"We do not yet have the necessary level of robustness in our processes … to validate and review this content responsibly."
Spotify is suspending the sale of political ads on its platform starting next year, the company told Billboard.
"Beginning in 2020, Spotify will stop selling political advertising," a Spotify spokesman said in an email statement. “This will include political advertising content in our ad-supported tier and original and exclusive Spotify podcasts. We do not yet have the necessary level of robustness in our processes, systems and tools to validate and review this content responsibly. We will reevaluate this decision as we continue to develop our capabilities. "
The decision applies only to Spotify in the US, as the service does not display political ads in other countries. The policy applies to office candidates, elected and appointed officials, political parties, political action committees, including SuperPACs and 501c4 organizations. It also prohibits any content that advocates for or against political entities, as well as for legislative or judicial outcomes, including voting initiatives, referendums and propositions. It does not cover ads embedded in third party content that run on the platform (ie podcasts), although such content remains subject to Spotify's broader content policies.
Recent political announcements on Spotify included announcements for Democratic presidential candidate Bernie Sanders and the Republican National Committee.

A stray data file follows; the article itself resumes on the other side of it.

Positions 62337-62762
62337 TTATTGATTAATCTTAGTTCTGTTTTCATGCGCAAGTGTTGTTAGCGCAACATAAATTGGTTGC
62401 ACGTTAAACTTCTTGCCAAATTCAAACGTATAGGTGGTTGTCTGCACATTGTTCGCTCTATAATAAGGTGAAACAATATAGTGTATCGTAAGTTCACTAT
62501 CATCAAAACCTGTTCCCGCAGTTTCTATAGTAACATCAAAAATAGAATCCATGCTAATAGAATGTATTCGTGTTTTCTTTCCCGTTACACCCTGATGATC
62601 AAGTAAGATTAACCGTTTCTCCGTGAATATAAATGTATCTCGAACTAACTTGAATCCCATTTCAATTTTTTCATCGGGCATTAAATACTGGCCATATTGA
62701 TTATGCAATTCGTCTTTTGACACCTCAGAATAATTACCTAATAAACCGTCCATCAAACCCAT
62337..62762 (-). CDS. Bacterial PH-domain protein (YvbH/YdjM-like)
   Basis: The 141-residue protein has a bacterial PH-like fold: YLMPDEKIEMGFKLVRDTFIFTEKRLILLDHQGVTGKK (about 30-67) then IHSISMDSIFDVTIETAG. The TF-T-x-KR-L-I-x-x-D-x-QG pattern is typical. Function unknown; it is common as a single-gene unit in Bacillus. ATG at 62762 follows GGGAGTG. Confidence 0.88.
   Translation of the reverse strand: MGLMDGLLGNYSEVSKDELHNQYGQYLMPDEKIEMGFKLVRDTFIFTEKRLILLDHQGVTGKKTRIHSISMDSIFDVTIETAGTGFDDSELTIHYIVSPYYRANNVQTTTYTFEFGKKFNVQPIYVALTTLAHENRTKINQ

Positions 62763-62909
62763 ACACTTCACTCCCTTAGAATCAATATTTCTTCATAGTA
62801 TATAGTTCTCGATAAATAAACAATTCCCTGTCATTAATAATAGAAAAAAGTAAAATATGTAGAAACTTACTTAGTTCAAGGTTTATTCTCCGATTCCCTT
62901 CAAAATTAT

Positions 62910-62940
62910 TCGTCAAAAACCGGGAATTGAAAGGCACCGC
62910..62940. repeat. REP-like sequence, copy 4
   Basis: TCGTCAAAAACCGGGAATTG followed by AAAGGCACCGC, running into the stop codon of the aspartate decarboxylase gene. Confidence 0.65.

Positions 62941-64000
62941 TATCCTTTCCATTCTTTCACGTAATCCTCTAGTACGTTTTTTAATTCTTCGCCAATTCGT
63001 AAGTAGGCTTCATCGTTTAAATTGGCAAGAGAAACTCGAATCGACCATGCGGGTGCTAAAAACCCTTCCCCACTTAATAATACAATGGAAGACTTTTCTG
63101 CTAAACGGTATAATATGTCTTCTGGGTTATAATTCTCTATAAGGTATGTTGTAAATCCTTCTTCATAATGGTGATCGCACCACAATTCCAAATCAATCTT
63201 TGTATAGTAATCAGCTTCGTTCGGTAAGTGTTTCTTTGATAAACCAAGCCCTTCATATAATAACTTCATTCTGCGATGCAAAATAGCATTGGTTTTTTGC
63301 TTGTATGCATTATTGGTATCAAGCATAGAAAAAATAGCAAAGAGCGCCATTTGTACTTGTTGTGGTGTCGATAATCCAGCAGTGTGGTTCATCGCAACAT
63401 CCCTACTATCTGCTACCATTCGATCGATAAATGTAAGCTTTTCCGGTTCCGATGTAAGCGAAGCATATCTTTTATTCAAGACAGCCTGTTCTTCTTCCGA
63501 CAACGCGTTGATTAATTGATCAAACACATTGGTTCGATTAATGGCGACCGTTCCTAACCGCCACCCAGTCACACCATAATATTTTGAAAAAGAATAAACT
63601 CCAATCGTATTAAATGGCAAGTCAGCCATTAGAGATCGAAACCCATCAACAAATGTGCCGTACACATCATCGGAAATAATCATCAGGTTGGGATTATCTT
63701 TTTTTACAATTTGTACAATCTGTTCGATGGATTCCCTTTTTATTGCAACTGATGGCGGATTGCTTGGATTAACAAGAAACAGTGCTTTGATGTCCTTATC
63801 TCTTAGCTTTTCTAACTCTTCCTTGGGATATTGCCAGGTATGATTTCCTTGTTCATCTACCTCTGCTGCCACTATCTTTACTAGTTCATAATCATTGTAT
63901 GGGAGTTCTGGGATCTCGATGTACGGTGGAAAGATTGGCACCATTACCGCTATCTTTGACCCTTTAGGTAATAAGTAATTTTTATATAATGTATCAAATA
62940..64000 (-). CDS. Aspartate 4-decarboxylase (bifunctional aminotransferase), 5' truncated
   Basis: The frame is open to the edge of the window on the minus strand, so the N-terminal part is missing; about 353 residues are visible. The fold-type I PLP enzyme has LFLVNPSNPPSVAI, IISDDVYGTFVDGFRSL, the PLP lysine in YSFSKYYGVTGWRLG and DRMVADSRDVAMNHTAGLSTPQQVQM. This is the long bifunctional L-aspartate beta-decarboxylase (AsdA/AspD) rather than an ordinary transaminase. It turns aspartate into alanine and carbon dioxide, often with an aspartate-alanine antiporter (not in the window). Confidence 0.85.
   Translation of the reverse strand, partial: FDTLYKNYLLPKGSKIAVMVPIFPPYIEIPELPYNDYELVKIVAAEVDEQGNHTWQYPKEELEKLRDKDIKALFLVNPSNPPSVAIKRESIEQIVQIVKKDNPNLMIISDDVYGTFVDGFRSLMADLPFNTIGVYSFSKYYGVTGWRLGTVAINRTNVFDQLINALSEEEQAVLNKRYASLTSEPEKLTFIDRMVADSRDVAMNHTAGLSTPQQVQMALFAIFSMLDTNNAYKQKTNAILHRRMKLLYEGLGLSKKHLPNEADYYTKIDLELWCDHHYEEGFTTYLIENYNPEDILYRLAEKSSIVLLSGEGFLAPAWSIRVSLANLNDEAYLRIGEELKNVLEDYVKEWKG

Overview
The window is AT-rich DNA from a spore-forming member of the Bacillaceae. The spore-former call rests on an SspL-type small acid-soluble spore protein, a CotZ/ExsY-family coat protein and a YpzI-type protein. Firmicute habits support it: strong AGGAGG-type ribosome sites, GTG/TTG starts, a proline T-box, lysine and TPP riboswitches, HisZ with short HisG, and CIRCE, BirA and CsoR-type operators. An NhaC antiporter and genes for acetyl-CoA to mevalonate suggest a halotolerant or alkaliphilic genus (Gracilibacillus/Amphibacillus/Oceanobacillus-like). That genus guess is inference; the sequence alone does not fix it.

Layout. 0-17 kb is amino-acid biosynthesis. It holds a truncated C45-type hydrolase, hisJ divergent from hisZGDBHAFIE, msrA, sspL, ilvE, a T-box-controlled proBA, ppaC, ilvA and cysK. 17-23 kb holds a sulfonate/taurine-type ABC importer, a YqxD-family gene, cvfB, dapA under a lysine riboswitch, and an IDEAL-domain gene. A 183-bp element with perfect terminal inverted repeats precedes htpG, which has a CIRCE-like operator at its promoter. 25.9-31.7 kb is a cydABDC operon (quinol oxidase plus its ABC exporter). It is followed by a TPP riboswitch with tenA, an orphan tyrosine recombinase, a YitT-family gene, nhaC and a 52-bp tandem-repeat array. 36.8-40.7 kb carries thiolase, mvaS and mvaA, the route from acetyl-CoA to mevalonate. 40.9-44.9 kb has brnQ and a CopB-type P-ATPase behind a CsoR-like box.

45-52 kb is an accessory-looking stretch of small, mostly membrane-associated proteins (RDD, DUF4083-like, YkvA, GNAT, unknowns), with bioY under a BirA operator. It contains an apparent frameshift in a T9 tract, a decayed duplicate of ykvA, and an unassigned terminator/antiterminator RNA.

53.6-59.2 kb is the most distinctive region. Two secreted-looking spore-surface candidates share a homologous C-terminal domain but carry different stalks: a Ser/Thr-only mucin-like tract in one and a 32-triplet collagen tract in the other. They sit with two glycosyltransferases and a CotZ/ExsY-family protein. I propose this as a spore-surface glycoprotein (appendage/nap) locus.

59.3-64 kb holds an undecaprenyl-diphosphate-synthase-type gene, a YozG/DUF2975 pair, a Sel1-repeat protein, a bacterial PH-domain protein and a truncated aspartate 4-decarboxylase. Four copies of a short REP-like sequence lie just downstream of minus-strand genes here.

In making the move, Spotify joins other digital giants, including Twitter and Google, which have banned or publicly restricted political advertising this year. In October, Twitter CEO Jack Dorsey announced that the social media service would ban all political advertising globally (however, ads "issued" around specific causes are still allowed). The following month, Google (which includes YouTube and Google Play Music) issued a more restrictive policy around political advertising around the world, revealing that Google would, among other things, limit the granularity of audience targeting. by political advertisers to just three general categories (age, gender, and geographic location) and extend their transparency efforts to announcements by US state candidates, voting measures, and political parties.
These recent ads came after a close scrutiny of online political advertising, with platforms such as Facebook and Google previously criticized for allowing blatantly false or misleading political ads. The call to ban these ads only increased in preparation for the highly polarized 2020 presidential election in the US.
Spotify is the first major music streaming service to announce a total ban on political advertising, although music-focused video sharing site TikTok also prohibits it. In October blog post, Blake Chandlee, vice president of global business solutions at TikTok, stated that "the nature of paid political ads is not something we believe is appropriate to the TikTok platform experience." Notably, Spotify's main competitor, Apple Music, does not offer an ad-supported free tier, making the ban on political ads on its service a non-issue.